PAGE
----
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Dentistry/Dull pain after amalgram filling


I had some fillings done on wed the 28 of aug.  I was taking a nap the afternoon of dental work and was awoken with a pain. I went back in to my dentist and he adjusted the bite. Said the tooth could also be bruised. They are not sensitive to hot or cold. The pain comes and goes.  It is a light dull pain that is soothed with heat. I also have to wear a night guard because of teeth grinding. Is this pain something that should go away with time or should I have reason for concern?

Hi Nanc and thanks for your question.

I am sure you can appreciate the difficulty in me giving you a definitive diagnosis and answer without the benefit of being able to examine you or consider the additional diagnostic aids.

I would suggest that you monitor your symptoms over a period of 2 weeks. Should the symptoms worsen or increase in severity during that time, then report this to your clinician for further investigation.  If they remain about the same, then likewise, report this to your clinician as the situation is not improving as it should. There is a possibility it could be a bruised periodontal ligament caused by a bite discrepancy of the new filling, possibly even in combination with your grinding habit. Also make sure that your night guard has adequate fit after placement of the new filling and that the guard is not the cause of the unintentional trauma on this tooth. Your dentist can evaluate that pretty quickly.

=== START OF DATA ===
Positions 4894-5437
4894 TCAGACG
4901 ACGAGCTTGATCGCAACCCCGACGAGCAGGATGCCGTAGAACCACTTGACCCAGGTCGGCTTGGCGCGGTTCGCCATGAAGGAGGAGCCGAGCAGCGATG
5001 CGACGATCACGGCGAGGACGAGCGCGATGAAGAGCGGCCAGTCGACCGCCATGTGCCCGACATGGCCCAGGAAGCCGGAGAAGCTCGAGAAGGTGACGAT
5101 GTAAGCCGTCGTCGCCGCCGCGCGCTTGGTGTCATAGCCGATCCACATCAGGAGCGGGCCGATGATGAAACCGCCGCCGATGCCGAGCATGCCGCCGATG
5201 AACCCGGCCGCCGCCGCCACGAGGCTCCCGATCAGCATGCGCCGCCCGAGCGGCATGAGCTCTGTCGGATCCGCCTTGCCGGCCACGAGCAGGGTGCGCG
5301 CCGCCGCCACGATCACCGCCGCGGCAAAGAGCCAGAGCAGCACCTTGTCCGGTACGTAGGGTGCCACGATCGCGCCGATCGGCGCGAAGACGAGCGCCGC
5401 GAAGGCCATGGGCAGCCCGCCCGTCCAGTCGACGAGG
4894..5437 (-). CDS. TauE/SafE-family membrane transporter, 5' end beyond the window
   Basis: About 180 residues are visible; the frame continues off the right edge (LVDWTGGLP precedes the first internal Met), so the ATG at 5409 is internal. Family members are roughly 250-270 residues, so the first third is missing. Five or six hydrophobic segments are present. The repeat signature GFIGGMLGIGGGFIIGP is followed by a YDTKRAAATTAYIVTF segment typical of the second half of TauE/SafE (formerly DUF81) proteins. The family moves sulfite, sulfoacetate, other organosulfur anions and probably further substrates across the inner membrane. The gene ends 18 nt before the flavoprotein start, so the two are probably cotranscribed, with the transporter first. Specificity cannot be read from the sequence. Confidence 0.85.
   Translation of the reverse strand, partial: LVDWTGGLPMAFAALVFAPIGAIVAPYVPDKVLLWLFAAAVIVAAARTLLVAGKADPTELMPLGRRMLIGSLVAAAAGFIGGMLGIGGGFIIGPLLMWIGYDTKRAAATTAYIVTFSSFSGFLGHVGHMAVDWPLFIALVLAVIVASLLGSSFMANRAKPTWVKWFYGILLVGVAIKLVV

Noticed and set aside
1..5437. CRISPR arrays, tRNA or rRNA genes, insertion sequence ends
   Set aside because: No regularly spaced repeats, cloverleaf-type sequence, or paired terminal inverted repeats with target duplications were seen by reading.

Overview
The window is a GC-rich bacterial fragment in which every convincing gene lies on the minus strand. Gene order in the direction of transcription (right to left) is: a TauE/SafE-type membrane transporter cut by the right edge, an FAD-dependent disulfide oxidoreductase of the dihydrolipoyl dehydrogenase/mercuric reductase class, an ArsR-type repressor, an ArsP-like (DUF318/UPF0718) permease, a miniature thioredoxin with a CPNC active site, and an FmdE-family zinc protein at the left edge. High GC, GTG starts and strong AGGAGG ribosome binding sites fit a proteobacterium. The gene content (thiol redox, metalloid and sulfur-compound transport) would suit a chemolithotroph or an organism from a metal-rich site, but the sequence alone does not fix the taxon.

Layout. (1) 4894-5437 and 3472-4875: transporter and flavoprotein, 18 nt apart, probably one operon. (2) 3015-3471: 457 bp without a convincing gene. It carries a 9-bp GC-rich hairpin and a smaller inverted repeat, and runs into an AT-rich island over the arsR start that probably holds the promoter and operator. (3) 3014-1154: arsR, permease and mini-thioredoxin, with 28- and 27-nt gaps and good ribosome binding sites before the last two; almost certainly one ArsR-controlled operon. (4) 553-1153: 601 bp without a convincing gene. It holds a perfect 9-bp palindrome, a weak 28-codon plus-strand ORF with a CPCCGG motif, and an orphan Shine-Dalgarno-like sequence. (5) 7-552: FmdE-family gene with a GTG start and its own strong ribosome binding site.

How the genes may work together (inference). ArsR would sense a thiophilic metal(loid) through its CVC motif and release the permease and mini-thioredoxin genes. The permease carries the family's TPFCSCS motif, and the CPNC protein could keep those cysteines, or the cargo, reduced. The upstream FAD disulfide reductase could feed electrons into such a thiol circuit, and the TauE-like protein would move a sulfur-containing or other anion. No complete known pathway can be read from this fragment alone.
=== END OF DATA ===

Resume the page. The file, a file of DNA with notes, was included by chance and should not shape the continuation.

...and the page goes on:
It becomes quite open-ended from there, as the possible causes of your discomfort are plentiful and I'm not one for basing recommendations on speculation without proper diagnosis. A few conditions which I have encountered in situations like yours, are:

1. underlying tooth fracture
2. underlying root fracture
3. incomplete removal of all unsupported tooth structure, which reduced the integrity of the filling
4. non-vital or dead tooth, usually caused by deep and chronic decay in the cavity, which requires root canal treatment. Vitality testing can eliminate this possibility.

If this matter persists and a definitive cause cannot be established, then I usually either refer my patients to a prosthodontist for consultation or remove the filling and place a medication in the tooth followed by a good temporary filling for a period of 2 weeks to evaluate the symptoms. if the symptoms improved, then a new permanent filling can be placed - if not, then your clinician must investigate other possibilities - such as other teeth, the severity of your grinding habit and possible TMJ involvement, or even other, less common causes such as the sinus cavities.

I hope this helps and wish you all the best for a speedy and uneventful resolution of this matter.  Pain is a warning sign, so don't just brush it off as insignificant.  Note how your symptoms worsen or improve over time and report these to your dentist - it helps a great deal.

Kind regards
Dr Craig Peck


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Dr Craig W Peck ( B.Med.Sc., B.Ch.D., Clin. Botox, Cosmet. Derm.)